Hedge funds are the playground of well-heeled and institutional investors. But lower-fee exchange-traded funds (ETFs) offer similar strategies.
While earning hedge fund-like returns in an ETF wrapper may be an enticing way to reduce risk or court strong performance, retail investors need to do their homework because these offerings differ vastly and can have limitations.
“It’s not for everybody,” says Daniel Straus, ETF analyst at National Bank Financial Inc. “In all likelihood, they will be more complex and sophisticated than your typical S&P 500-index tracking ETF. Some of them have unique structures along with higher fees [than traditional ETF peers].”
Hedge funds were originally designed nearly 70 years ago to offset risk from market volatility by buying high-conviction stocks and shorting potential losers. Today’s versions, which include a myriad of strategies, might use leverage and aim to deliver “alpha,” or market-beating returns. A global-macro strategy, for instance, makes bets based on political or economic events, while merger arbitrage involves speculating on successful mergers and acquisitions.
Hedge funds often charge a 2-per-cent management fee plus a 20-per-cent performance fee for hitting benchmarks. Lock-up periods and early-redemption fees are common, while many require an investment of $500,000 to $1-million plus.
Some hedge-fund-style ETFs are designed to deliver returns with low correlation to the broader markets. Some mimic an index tracking hedge-fund performance. Others own stocks held by hedge funds.
Investors seeking diversification through alternative investments – meaning vehicles beyond stocks and bonds – might consider an allocation of 5 to 15 per cent to hedge fund ETFs, Mr. Straus says.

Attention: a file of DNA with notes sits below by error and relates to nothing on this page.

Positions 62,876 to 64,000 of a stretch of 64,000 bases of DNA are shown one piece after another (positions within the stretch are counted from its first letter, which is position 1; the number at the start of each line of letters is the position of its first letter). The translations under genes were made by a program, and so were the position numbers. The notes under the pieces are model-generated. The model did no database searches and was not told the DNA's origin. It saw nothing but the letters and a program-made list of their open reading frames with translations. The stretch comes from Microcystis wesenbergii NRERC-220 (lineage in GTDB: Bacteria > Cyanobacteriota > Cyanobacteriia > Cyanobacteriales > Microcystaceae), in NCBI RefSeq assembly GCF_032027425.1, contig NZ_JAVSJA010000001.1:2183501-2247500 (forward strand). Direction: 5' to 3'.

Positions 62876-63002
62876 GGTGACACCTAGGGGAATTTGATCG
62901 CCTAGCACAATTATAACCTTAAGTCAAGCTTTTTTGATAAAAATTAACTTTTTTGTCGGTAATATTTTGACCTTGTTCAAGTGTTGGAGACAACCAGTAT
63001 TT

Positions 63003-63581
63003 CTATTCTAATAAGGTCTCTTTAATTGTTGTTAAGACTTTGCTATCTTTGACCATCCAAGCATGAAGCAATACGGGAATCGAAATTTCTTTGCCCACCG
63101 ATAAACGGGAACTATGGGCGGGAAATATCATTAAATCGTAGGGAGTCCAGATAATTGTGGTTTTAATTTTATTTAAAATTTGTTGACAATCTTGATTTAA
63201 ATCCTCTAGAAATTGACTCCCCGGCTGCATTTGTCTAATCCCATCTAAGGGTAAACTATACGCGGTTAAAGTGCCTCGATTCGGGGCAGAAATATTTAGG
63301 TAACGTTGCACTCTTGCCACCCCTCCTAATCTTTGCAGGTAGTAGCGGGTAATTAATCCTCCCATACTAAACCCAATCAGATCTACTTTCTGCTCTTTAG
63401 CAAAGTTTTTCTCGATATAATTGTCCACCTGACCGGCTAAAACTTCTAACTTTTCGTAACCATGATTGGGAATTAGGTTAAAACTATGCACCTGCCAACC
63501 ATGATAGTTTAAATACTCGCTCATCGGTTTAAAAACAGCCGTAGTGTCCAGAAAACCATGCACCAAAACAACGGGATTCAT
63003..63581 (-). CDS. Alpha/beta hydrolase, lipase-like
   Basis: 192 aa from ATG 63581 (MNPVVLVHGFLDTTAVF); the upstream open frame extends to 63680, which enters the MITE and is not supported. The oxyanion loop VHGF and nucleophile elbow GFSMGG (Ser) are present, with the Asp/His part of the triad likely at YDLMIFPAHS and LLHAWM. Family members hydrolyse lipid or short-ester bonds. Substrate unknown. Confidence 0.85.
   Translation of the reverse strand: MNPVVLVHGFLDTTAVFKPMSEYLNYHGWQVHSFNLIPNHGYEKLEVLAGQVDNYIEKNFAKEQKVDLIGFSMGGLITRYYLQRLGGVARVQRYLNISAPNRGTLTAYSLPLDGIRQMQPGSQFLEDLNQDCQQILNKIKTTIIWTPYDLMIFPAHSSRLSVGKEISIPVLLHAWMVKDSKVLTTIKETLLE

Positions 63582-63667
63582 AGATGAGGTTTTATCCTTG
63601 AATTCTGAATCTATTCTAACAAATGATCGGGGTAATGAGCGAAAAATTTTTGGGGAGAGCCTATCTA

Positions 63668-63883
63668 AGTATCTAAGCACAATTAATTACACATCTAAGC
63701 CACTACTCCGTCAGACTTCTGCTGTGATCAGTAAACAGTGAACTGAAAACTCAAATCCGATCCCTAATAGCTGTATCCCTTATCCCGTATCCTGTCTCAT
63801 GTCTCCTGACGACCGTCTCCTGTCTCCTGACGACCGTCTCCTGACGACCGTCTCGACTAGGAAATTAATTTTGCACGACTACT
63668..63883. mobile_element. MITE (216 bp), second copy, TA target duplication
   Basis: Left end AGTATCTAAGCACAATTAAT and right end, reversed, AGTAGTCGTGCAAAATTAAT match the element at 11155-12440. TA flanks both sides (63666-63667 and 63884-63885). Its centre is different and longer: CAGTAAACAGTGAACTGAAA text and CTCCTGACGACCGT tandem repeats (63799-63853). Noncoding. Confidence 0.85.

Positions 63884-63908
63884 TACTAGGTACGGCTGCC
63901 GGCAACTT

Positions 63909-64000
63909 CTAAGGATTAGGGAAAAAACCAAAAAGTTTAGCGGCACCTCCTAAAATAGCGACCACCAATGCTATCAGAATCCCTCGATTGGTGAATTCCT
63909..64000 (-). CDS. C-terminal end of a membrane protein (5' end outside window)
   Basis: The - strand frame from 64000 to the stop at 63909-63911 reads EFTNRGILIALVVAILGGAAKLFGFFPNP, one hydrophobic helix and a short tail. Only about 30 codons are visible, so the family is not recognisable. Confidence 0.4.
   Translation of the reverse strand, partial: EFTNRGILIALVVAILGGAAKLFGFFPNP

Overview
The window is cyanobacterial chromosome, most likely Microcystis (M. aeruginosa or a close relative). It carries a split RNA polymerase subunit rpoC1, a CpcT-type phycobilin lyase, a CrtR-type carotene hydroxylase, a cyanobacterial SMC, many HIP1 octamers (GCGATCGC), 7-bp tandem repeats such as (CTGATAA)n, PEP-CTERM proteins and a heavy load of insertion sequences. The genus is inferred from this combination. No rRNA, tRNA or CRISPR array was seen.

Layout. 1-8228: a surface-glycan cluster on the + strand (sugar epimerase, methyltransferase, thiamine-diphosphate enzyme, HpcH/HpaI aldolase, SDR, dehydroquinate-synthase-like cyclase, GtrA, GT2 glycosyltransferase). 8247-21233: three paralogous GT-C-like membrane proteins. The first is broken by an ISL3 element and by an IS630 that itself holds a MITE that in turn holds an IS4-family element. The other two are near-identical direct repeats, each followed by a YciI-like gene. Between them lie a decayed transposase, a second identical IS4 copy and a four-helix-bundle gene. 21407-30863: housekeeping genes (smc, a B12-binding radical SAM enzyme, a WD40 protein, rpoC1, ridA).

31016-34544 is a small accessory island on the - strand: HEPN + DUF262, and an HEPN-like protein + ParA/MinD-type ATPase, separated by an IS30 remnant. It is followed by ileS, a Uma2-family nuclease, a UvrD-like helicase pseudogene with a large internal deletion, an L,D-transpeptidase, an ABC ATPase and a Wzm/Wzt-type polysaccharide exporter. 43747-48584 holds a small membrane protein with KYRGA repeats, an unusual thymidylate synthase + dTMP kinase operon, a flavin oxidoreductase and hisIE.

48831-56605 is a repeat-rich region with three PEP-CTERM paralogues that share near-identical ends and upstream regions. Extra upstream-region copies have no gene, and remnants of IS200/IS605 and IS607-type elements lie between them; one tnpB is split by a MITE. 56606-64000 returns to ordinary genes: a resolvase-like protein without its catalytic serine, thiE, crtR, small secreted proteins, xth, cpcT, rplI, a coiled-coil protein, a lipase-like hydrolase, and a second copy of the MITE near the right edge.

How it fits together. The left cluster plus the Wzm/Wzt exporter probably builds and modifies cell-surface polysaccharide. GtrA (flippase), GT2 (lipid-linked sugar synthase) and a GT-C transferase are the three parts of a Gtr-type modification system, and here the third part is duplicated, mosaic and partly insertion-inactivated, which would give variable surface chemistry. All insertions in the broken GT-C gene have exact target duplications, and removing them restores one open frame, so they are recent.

But they also need to pay close attention to fees, or management expense ratios (MERs), which can range from roughly 0.5 to 1.3 per cent, says the Toronto-based analyst. A big advantage of investing in ETFs in general is the ability to control costs and compound returns over time, but “this category of products is among the costliest,” he says.
The Horizons Seasonal Rotation ETF (HAC), which invests in sectors and currencies that are seasonally in favour, and Purpose Multi-Strategy Market Neutral Fund ETF (PMM), which aims for positive absolute returns regardless of whether markets are up or down, offer “some of the purest hedge-fund exposures” in the Canadian market, says Mr. Straus. Both are actively managed funds compared with their U.S. peers, which typically track rules-based indices.
The Horizons Seasonal Rotation ETF, which invests in other ETFs, posted an annualized 7.8-per-cent return for five years ending April 30, or 8.3 per cent since 2009. “That’s quite impressive for the amount of trading it does,” which increases transaction costs, he says. It’s also one of a few Canadian ETFs charging a performance fee.
The Purpose Multi-Strategy Market Neutral Fund ETF, which invests in stocks, currencies and commodities, has averaged about 5 per cent annually since its launch in 2014, says Mr. Straus. “Much of the return came in the last year or two.”